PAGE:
Does ‘total transport’ add up for older people?

 

AGE UK Active Communities 600px-14

An important theme for active communities, from Age UK’s Agenda for Later Life 2015 report, is how integrated services can improve the lives of older people. Following this theme, the idea of ‘total transport’ aims to bring together central and local government transport budgets and improve the deployment of buses, hospital transport, school buses and a variety of community transport. It allows vehicles to be shared and coordinated more efficiently, following broader transport objectives. However it isn’t a replacement for adequately funded transport services.

Continue reading “Does ‘total transport’ add up for older people?”

A route out of loneliness

A rural busIn this guest blog post, Claire Haigh, Chief Executive of Greener Journeys, argues that the provision of accessible affordable public transport must be a priority.

Continue reading “A route out of loneliness”

The impact of bus cuts on older people in rural areas

We have heard a lot lately from various politicians about the need to examine the universal benefits received by older people and in particular the concessionary bus pass. It seems that in the age of austerity, even something that has been so successful and proved so popular, is subject to review.

But it is not just the threat from government to withdraw the bus pass from all bus cutsbut the poorest, there is also the threat to bus funding from the imminent spending review. Cuts to bus services will hit the poorest and most vulnerable the hardest.

Older and disabled people have hugely benefited from free bus travel and often rely on public transport to do their shopping, get to their GP and hospital appointments and visit friends. Continue reading “The impact of bus cuts on older people in rural areas”

Poor connections – transport and poverty

New research from the Campaign for Better Transport emphasises the impact poor transport has on people on low incomes.  This is a growing concern as funding cuts continue to affect public transport.

Impact of poor public transport

They found that those on low incomes are more reliant on bus services with half of the poorest fifth of the population not having a car. Low income communities also tend to have higher exposure to the negative impacts of transport, including being at greater risk of being killed or seriously injured on the roads.

We know that the bus concession allows older people to reach key services, friends and family without having to make difficult financial decisions. But this obviously goes hand in hand with having good bus services. (See recent blog – Keeping bus services free and reliable.)

The impact poor transport has on people’s lives is brought to life in the research by Campaign for Better Transport by an in-depth case study of the Burbank Estate in Hartlepool.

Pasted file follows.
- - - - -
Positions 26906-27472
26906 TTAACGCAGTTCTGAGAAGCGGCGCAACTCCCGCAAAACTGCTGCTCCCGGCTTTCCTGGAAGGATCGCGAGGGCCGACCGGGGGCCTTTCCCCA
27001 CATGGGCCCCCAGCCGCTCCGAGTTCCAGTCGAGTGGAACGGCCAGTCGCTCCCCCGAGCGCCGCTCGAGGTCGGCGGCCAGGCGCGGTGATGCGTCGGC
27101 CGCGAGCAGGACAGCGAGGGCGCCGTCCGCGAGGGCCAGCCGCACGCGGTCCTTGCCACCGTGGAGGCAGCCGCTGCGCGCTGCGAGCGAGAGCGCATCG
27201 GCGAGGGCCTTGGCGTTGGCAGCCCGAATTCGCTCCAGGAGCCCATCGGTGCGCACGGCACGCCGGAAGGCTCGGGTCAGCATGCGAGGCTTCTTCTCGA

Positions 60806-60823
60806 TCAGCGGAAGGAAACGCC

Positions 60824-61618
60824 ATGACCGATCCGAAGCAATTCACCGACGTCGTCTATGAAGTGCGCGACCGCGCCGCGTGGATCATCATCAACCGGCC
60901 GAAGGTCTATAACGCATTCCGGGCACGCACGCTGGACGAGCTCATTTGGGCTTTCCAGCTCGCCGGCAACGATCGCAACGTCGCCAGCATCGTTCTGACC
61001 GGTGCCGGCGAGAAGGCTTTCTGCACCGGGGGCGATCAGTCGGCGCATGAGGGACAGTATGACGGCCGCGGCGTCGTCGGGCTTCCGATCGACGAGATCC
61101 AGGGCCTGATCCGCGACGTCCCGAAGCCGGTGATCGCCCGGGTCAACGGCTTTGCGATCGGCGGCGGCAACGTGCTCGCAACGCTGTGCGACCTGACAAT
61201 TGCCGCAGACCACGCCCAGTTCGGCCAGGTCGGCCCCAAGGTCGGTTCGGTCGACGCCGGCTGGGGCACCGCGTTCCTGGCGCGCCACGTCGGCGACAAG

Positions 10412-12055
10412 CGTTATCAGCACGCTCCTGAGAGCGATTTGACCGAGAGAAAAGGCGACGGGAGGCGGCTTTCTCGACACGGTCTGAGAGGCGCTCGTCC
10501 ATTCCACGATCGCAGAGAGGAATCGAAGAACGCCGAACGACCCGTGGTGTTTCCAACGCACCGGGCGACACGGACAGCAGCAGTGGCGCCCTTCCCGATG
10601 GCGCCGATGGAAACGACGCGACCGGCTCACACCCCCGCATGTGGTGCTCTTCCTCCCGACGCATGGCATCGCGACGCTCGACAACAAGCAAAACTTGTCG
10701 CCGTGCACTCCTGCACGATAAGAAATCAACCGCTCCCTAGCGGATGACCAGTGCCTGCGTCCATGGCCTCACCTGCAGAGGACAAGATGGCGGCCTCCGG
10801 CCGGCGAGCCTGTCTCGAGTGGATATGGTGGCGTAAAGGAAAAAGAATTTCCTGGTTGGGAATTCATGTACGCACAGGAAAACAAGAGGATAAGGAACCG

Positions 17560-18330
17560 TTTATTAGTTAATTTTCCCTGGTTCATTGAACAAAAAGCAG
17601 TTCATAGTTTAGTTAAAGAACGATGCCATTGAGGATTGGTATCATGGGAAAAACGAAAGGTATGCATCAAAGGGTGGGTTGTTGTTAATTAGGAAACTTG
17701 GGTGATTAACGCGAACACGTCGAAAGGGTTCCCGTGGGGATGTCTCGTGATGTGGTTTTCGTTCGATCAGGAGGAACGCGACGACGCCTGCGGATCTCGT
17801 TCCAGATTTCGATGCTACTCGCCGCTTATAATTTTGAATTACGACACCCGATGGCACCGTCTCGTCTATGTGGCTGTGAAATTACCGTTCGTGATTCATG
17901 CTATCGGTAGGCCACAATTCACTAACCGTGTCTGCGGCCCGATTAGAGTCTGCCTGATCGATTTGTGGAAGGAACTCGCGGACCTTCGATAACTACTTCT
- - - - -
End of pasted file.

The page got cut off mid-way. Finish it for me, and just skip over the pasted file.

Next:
A mile away from the town centre, some residents from the Estate can walk to use the shops and services they need. But many  have to rely on a bus that runs only three days a week or incur the expense of taxis.

Losing a regular bus service

A regular bus service that residents in Burbank relied on has recently been changed. Stephen, who has lived in Burbank most of his life, is now retired and has severe arthritis, commented:

“A lot of people blame the Council, but it is not their fault – the Central Government deficit has been passed on, but it’s frustrating, they didn’t need to be so stringent. The trouble is that the decision isn’t taken by people that live around here. They are managers and have cars. Those affected are the poor people who can’t afford cars”

Two things jump out from this comment. First that owning a car has become a necessity. The locations of shops and services are often based on the assumption that we all own a car. Secondly, that the Council needs to do more to listen and find solutions that meet people’s transport needs.

Government inquiry

The Environmental Audit Committee has just launched an inquiry covering some of these issues. They plan to examine whether Government policy is providing the transport infrastructure people need to get access to key services.

Age UK will be responding and would like to hear about your experiences.

Do you live in a ‘transport desert’? Have you recently lost the public transport you relied on, whether it is a bus or ring-and-ride? Let us know your views by leaving a comment below or emailing gemma.bradshaw@ageuk.org.uk

Age UK is committed to improving standards for people in later life. We seek to influence decision makers by conducting social and economic analysis, developing public policy proposals and shaping policy agendas in a wide range of areas. Find out more about our public policy work